The vast spaces of Red Square resounded to the heavy rumble of armored cars and tanks and the eerie echoes of thousands of young voices raised in martial exaltation today as the Soviet Union marked its 60th anniversary, in the 32nd year of continuous peace for a nation much scarred by past wars.

The Kremlin leadership, led by President Leonid Brezhnev, climbed slowly to the black marble parapet of the Lenin mausoleum a few minutes before 10 a.m. to receive the shouted adulation and military honors from a sea of young soldiers and their grizzed superiors spread in precise ranks across the cobbled square.

In heavy overcoats and traditional for hats to stave off the penetrating cold of a overcast, chill day, the members of the Politburo stood throughout the parade of more than two hours. Apparently enjoying the spectacle of sound, color and movement. Only aging Mikhail Suslov, the long-time party theoretician who is in his mid 70s, left early, apparently staying only a few minutes at the beginning of the ceremonies.

The parade, the culmination of months of preparation and effort in the capital and elsewhere in the country, began with a speech by Defense Minister Dimitri Ustiney, who said the Soviet Union and its Communist allies "are giving a resolute rebuff" to "bellicose imperialist forces."

Ustinov told the troops before him and a national television audience that "the armed forces of the Soviet Union consider it their sacred duty to defend reliably their socialist homeland and to be in constant combat readiness that guarantees an immediate rebuff to any aggressor."

The speech emphasized this concept of self-defense, and made no threats. In recent weeks, Soviet-American relations have warmed and Soviet Ambassador to the U.S. Dobrynin predicted in an interview on NBC-TV today that a major new strategic arms limitation agreement between the United States and the Soviet Union would be reached by the end of the year.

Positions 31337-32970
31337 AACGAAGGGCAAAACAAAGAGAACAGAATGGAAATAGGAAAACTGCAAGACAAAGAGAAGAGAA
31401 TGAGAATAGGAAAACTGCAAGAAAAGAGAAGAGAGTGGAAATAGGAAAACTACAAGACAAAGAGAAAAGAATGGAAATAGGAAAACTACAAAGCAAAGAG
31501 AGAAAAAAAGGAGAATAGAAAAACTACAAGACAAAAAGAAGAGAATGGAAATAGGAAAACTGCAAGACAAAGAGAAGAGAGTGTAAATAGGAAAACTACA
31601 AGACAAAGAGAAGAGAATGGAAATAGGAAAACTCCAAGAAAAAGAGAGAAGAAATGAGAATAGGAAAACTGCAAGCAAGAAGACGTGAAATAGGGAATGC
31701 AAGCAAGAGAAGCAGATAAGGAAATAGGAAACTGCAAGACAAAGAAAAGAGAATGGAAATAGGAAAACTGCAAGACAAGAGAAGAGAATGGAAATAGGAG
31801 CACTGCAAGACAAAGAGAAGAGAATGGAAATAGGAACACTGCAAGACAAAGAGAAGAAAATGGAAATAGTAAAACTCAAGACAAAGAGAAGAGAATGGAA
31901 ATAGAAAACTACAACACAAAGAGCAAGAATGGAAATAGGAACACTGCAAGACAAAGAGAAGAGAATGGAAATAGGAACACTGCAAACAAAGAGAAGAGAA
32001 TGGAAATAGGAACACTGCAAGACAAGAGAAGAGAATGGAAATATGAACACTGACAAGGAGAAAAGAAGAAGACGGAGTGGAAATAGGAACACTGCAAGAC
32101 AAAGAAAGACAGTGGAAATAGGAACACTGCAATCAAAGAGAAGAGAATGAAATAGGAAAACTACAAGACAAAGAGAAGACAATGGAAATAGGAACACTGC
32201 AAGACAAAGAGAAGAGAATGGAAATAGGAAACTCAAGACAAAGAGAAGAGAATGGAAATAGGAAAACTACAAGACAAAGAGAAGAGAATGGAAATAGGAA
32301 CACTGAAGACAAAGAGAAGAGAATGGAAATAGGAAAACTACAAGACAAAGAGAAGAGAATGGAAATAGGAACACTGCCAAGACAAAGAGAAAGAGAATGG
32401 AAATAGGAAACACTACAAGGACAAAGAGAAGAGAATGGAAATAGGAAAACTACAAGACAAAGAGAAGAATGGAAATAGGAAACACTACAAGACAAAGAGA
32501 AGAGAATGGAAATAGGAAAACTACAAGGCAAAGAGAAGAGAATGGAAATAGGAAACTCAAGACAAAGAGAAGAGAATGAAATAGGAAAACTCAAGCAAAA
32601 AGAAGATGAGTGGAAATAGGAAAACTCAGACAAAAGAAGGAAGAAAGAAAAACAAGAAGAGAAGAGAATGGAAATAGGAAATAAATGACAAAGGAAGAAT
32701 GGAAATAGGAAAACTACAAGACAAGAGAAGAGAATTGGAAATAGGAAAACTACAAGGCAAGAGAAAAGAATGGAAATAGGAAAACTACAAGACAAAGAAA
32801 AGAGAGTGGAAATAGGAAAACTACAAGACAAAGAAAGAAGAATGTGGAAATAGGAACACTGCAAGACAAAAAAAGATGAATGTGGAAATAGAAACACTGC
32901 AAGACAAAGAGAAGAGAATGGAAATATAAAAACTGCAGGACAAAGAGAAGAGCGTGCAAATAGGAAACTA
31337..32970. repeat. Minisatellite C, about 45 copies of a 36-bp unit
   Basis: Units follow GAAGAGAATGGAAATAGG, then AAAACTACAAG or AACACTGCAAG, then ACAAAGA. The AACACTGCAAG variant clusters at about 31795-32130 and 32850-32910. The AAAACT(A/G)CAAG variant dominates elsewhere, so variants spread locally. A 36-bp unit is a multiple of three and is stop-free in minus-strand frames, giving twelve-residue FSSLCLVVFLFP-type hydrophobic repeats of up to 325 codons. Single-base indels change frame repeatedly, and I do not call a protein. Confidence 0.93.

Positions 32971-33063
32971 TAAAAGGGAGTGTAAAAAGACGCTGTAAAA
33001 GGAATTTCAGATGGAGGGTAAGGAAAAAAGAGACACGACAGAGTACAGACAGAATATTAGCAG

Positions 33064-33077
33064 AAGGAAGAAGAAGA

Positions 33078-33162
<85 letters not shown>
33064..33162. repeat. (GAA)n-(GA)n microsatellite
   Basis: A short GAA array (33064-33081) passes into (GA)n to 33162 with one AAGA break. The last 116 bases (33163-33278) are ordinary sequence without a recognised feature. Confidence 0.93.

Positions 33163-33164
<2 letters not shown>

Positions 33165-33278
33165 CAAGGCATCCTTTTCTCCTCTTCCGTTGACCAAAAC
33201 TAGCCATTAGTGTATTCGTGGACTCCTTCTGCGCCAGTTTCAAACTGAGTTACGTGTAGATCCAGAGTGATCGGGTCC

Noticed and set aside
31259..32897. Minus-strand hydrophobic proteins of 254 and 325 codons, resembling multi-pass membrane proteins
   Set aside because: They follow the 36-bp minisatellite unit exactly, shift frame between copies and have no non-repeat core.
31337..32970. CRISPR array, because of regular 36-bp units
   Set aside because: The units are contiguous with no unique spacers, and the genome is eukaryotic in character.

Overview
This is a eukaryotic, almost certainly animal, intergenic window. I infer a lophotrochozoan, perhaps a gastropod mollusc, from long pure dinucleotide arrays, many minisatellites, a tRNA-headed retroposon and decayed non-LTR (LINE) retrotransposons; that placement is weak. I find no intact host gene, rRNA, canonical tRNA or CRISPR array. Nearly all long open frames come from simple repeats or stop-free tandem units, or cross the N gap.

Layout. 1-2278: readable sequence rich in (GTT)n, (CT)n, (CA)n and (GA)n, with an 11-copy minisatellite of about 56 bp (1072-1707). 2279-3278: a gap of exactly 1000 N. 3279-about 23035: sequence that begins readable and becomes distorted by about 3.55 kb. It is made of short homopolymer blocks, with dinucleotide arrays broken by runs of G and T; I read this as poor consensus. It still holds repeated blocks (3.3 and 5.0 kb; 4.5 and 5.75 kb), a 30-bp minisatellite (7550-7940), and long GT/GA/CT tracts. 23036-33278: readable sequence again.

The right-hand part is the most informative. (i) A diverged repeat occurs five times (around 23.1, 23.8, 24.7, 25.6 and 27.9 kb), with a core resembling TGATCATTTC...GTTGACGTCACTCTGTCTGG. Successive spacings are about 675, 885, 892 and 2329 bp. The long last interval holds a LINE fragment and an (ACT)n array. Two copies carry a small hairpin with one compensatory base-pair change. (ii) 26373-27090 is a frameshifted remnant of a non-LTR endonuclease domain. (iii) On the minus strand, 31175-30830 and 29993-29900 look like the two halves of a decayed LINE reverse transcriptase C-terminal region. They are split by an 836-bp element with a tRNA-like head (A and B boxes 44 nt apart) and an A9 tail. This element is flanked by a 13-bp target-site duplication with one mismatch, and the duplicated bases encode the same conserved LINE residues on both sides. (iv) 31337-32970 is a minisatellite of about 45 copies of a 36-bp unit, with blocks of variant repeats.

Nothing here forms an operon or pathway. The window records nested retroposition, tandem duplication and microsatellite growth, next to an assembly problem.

As an announcer shouted more than 70 official slogans of praise for the party, the state and its leaders, the square filled with rows of marching soldiers, marines, naval units, para-troops and rangers, each with its own colorful uniform and battalion insignia. Goose-stepping briskly before thousands of foreign diplomats, journalists and favored Soviet citizens, the troops saluted Breshnev and the Politburo and then retired to make way for the merchanized show.

Within moments of the troops' departure, Red Square filled with military vehicles from jeeps to missile launchers to the country's new main battle tank, the T-72.

The T-72, the highlight of today's show, is considered a big improvement over its predecessors, primarily because of its greater accuracy with the 115-mm. gun. The T-72, unlike the T-62, carries a laser range finder. Shorter and broader the T-62, It is also thought to have a new engine and has a loader that puts shells in the gun automatically rather than by hand. The tank carries a crew of three rather than four as in the T-62.

Soviet tank design has long stressed protection for crews against gas and radiation. The T-72 is expected to be better in this regard. The T-72 is regarded by some specialists as being able to outfight any Western tank except the British Chieftain. The U.S. Army is currently building a new tank, the XM-1, which would be a match for the T-72, however.

The Soviets also displayed new 122-mm. and 152-mm. self propelled cannons, light tanks capable of being parachuted from planes, armored personnel carriers, rocket launchers, broad range of surface-to-air [WORD ILLEGIBLE] missiles and mobile battlefield ballisties missiles, known as the SS-12 Scaleboard and Sead B.

In all, to Western diplomatic sources, about 336 military vehicles roared through Red Square, more than double the number in the 1975 and 1976 parades.

When the armor had cleared the square, thousands of brightly dressed teenagers carrying red banners and proclaiming "Glory to the Soviet peoples" filled the wide area, a sea of movement from the Kremlin across to the rocoeco facade of the famous G.U.M. department store that takes up almost the entire length of the opposite side of Red Square.

Following the teenagers came thousands of factory workers and farmers, bureaucrats and peasants, carrying red flags and pulling huge portraits of Breshnev and the other members of the Politbaro, as well as dozens of floats proclaiming in flashing signs the triump of remmunism and the greatness of Brezhnev and the Soviet state. Mixed in among them were thousands of World War II veterans, most now in their middle age and some quite elderly, their chests proudly bearing battlefield decorations and campaign ribbons from a war that cost an estimated 20 million dead and which the regime shares no effort in glorifying and memoralizing.

Later in the day, as the parade waned, a Westerner walking back through Moscow encountered a cheerful sight at an Intersection about a half-mile from the Kremlin; as police held back civilian traffic, the rocket carriers, troop transports, self-propelled cannons and other machines of war thundered by returning to their original units. Their youthful drivers grimming broadly, each vehicle was festooned with balloons and paper flowers that reduced their martial appearance to pleasant proportions.